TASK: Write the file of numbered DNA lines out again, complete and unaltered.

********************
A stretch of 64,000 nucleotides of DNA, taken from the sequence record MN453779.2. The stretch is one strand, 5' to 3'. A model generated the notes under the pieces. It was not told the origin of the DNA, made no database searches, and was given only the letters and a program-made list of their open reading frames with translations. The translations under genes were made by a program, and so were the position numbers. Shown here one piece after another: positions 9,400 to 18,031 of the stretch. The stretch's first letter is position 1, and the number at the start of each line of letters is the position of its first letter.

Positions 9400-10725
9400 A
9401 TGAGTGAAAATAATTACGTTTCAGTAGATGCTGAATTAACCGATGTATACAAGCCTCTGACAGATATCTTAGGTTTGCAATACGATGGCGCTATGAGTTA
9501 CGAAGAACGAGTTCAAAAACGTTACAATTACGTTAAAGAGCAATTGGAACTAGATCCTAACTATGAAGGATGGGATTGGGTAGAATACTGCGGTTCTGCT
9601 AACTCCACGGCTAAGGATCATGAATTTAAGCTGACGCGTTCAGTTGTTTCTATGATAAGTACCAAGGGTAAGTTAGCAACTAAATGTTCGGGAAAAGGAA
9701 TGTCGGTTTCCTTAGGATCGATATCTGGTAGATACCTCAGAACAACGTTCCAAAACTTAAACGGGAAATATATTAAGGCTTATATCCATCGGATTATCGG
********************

A stretch of 64,000 nucleotides of DNA, taken from the sequence record MN453779.2. The stretch is one strand, 5' to 3'. A model generated the notes under the pieces. It was not told the origin of the DNA, made no database searches, and was given only the letters and a program-made list of their open reading frames with translations. The translations under genes were made by a program, and so were the position numbers. Shown here one piece after another: positions 9,400 to 18,031 of the stretch. The stretch's first letter is position 1, and the number at the start of each line of letters is the position of its first letter.

Positions 9400-10725
9400 A
9401 TGAGTGAAAATAATTACGTTTCAGTAGATGCTGAATTAACCGATGTATACAAGCCTCTGACAGATATCTTAGGTTTGCAATACGATGGCGCTATGAGTTA
9501 CGAAGAACGAGTTCAAAAACGTTACAATTACGTTAAAGAGCAATTGGAACTAGATCCTAACTATGAAGGATGGGATTGGGTAGAATACTGCGGTTCTGCT
9601 AACTCCACGGCTAAGGATCATGAATTTAAGCTGACGCGTTCAGTTGTTTCTATGATAAGTACCAAGGGTAAGTTAGCAACTAAATGTTCGGGAAAAGGAA
9701 TGTCGGTTTCCTTAGGATCGATATCTGGTAGATACCTCAGAACAACGTTCCAAAACTTAAACGGGAAATATATTAAGGCTTATATCCATCGGATTATCGG